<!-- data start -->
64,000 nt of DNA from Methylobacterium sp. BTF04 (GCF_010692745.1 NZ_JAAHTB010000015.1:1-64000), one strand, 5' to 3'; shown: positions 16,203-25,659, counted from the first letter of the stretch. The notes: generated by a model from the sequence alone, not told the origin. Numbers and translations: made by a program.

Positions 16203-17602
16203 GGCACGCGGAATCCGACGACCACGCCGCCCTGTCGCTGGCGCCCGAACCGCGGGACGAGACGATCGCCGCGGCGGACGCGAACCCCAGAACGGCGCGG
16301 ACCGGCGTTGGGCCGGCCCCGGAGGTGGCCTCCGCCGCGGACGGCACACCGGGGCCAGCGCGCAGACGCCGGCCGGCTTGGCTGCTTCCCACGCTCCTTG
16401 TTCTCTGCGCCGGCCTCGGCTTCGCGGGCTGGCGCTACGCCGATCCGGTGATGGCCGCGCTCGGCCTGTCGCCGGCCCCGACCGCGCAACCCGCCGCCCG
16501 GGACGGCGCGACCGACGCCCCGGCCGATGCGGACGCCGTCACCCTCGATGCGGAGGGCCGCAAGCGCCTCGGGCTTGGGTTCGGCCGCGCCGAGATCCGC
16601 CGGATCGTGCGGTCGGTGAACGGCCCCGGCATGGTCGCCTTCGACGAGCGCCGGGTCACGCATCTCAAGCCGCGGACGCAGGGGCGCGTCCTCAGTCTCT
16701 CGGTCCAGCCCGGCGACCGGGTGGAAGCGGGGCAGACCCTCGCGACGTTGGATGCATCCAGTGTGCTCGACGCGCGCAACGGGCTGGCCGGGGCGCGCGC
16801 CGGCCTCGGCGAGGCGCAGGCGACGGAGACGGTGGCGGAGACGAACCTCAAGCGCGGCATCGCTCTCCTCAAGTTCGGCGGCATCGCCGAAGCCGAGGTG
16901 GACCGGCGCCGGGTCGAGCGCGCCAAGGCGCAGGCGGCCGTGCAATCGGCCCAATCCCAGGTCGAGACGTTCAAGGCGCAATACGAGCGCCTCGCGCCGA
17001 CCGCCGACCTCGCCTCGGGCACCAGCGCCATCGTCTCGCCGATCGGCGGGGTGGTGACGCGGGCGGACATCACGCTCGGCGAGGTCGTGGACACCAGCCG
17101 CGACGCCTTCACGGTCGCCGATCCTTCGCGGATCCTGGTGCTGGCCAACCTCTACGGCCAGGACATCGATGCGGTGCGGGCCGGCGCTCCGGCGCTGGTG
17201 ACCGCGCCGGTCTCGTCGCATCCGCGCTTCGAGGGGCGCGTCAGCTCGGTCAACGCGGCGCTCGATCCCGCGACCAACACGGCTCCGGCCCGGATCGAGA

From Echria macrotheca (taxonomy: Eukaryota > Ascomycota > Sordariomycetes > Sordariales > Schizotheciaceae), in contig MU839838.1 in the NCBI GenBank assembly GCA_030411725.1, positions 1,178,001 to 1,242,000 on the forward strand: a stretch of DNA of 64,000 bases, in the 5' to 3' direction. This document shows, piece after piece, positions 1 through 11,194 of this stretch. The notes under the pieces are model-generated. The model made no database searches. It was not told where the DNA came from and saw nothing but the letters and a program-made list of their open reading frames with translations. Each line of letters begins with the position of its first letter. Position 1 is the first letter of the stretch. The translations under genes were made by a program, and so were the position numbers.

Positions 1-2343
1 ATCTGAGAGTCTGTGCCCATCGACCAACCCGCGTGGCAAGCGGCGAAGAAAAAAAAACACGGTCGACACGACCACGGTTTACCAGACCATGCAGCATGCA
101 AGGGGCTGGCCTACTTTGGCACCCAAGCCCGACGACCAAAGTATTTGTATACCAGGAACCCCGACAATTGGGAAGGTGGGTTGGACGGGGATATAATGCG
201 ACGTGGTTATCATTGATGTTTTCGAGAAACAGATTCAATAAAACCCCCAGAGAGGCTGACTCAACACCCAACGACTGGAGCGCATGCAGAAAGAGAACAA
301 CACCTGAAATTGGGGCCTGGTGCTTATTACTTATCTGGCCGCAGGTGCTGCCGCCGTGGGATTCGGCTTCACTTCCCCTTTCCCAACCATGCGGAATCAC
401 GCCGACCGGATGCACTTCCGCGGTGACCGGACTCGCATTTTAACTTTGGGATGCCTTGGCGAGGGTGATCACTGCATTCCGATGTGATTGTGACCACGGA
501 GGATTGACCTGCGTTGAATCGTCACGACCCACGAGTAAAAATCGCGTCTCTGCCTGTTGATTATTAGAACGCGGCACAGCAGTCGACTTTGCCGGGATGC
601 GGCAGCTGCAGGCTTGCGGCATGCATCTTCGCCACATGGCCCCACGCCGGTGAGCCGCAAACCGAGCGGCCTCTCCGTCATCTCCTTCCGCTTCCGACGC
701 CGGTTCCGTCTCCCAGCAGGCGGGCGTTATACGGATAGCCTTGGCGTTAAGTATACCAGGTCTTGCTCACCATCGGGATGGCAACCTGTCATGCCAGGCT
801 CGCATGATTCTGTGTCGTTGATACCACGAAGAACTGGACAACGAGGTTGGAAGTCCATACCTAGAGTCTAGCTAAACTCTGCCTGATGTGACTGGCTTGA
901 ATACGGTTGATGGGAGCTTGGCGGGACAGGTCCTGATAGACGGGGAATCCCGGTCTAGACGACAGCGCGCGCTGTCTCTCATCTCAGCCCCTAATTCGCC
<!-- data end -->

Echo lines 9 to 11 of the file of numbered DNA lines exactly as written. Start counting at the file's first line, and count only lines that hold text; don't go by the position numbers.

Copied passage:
16801 CGGCCTCGGCGAGGCGCAGGCGACGGAGACGGTGGCGGAGACGAACCTCAAGCGCGGCATCGCTCTCCTCAAGTTCGGCGGCATCGCCGAAGCCGAGGTG
16901 GACCGGCGCCGGGTCGAGCGCGCCAAGGCGCAGGCGGCCGTGCAATCGGCCCAATCCCAGGTCGAGACGTTCAAGGCGCAATACGAGCGCCTCGCGCCGA
17001 CCGCCGACCTCGCCTCGGGCACCAGCGCCATCGTCTCGCCGATCGGCGGGGTGGTGACGCGGGCGGACATCACGCTCGGCGAGGTCGTGGACACCAGCCG